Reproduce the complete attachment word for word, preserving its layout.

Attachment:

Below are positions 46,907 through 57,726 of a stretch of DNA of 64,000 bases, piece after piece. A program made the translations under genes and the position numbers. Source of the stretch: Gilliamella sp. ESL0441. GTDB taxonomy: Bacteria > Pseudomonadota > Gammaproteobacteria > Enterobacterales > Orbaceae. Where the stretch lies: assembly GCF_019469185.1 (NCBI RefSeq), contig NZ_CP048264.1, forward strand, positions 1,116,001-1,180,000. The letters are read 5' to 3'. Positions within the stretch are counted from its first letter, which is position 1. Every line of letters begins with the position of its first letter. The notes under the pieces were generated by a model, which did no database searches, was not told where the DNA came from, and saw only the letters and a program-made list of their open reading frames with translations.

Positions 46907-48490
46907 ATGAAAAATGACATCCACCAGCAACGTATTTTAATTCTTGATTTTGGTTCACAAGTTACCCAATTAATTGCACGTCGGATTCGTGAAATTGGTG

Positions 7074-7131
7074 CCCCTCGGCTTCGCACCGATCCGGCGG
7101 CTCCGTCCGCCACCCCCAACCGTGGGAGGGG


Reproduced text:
Below are positions 46,907 through 57,726 of a stretch of DNA of 64,000 bases, piece after piece. A program made the translations under genes and the position numbers. Source of the stretch: Gilliamella sp. ESL0441. GTDB taxonomy: Bacteria > Pseudomonadota > Gammaproteobacteria > Enterobacterales > Orbaceae. Where the stretch lies: assembly GCF_019469185.1 (NCBI RefSeq), contig NZ_CP048264.1, forward strand, positions 1,116,001-1,180,000. The letters are read 5' to 3'. Positions within the stretch are counted from its first letter, which is position 1. Every line of letters begins with the position of its first letter. The notes under the pieces were generated by a model, which did no database searches, was not told where the DNA came from, and saw only the letters and a program-made list of their open reading frames with translations.

Positions 46907-48490
46907 ATGAAAAATGACATCCACCAGCAACGTATTTTAATTCTTGATTTTGGTTCACAAGTTACCCAATTAATTGCACGTCGGATTCGTGAAATTGGTG

Positions 7074-7131
7074 CCCCTCGGCTTCGCACCGATCCGGCGG
7101 CTCCGTCCGCCACCCCCAACCGTGGGAGGGG